12 October 2018
The enchanted lives of a couple in a secluded forest are brutally shattered by a nightmarish hippie cult and their demon-biker henchmen, propelling a man into a spiraling, surreal rampage of vengeance.
Nicolas Cage, Andrea Riseborough, Linus Roache, Bill Duke
Oh boy, this is a tough one.
You may have heard whispers about Mandy. It’s a new Horror/Thriller film from Panos Cosmatos and starring the Internets favourite actor Nicolas Cage. It’s been playing in festivals the world over, getting an unnatural amount of buzz from critics and audiences alike: Something rare for this kind of genre film. Even rarer for a Nic Cage vehicle.
Whilst attending Mayhem Film Festival in Nottingham (which you can read about here), I was lucky enough to see a late night, sold-out screening of Mandy on the UK release date. Exactly how it should be seen: Big, loud, and with a rowdy audience. It certainly was a wild ride that I won’t soon forget.
Cage plays Red, a content lumberjack living with his wife Mandy (Andrea Riseborough; Oblivion, Battle of the Sexes) in an isolated home near Crystal Lake (reference much). After some “Charles Manson” like cultists pass through the area and spot Mandy, their leader Jeremiah develops a fascination for her beauty. He decides to take her and attacks Red’s house with the aid of some supernatural bikers straight out of Mad Max, unleashing Red on a bloody quest of vengeance.
It’s a simple revenge plot that begins quietly and slowly, something gore-hounds might not expect. But Cosmatos employs a fuzzy dream-like quality to the opening act, meaning scenes often don’t follow on from the last, or rarely make much logical sense. Visual elements are instead the front and centre: Extreme saturation, sensory overload, and a focus on the experience over story. There is time dedicated to Red and Mandy’s seemingly tranquil existence for instance, in which Cage plays second fiddle to Riseborough. He proves that he can act subtle, which is something we don’t usually see from Cage. But the film expertly bathes you into its trippy tone to prepare you for the explosion of its second half.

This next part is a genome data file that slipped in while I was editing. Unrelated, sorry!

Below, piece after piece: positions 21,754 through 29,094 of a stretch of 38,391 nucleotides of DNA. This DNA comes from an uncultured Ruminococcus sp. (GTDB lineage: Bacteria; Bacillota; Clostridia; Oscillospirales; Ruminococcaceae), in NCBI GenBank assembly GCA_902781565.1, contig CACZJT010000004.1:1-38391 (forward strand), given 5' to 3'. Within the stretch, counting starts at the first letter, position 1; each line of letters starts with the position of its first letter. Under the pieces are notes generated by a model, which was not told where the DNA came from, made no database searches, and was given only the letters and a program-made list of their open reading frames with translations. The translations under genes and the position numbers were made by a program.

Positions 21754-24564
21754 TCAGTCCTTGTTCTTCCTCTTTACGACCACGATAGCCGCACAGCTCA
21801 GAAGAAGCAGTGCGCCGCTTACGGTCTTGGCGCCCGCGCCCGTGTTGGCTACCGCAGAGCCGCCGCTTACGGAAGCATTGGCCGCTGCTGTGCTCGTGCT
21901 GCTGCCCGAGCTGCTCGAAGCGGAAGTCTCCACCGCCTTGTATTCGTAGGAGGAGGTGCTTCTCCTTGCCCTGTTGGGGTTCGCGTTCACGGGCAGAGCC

Once the more action focused second half launches, it never really surrenders. It’s insanity, to be frank: Glorious, untamed, dazzling insanity. There’s a one-take scene of Red downing a bottle of vodka, screaming to the heavens in an utter frenzy, before collapsing to tears, and switching back and forth. All whilst only wearing a tiger t-shirt and some undies. It’s likely a scene to rival Cage’s wildest moments, and will certainly please such fans. It’s strange because it does provoke laughter, but the incredibly raw acting on view cannot be denied. Much of the second half feels this way: hilarious but sincere. You truly connect with Red as a character, you want him to succeed. You care! Then you’re suddenly reminded that he’s fighting demons in armored gimp suits! He’s having a chainsaw battle with a cultist hillbilly! He’s snorting coke off shards of glass to keep him mobile! You have to laugh and cheer.
All that being said, this film certainly isn’t for everyone. Its fragmented nature will immediately turn people off, and it’s a challenge to get through. I’m not even sure if it is a good film, but it could be a masterpiece. All I know is it was one heck of a trip, one I’m glad to of had from the safety of my comfy cinema seat.
The late Johann Johannsson composed the score for Mandy, and by rights it’s sensational. From haunting love themes to maximum synth satisfaction, Johannsson raises the sensory experience of the film to a whole different cosmos. The ambient music used also captures what has to be one of the most “metal” films ever made. But thankfully without it simply being heavy guitars thrown together. This was Johannsson’s final completed film score, and one that should cement him as one of the greatest experimental talents this century.
I think the hosts of Mayhem Film Festival described Mandy best. Imagine David Lynch taking a ludicrous amount of drugs, teaming up with Nic Cage and trying to make John Wick. That’s Mandy. It’s beautiful but oppressive, comical but heartfelt, it’s a whole different dimension of wacky awesomeness. I loved it, or at least think I did. So make sure you’re prepared for its divisive nature.
One of a kind experience
Cage delivers one of his best performances
Uniformly strong score and visuals
Will be too fragmented for many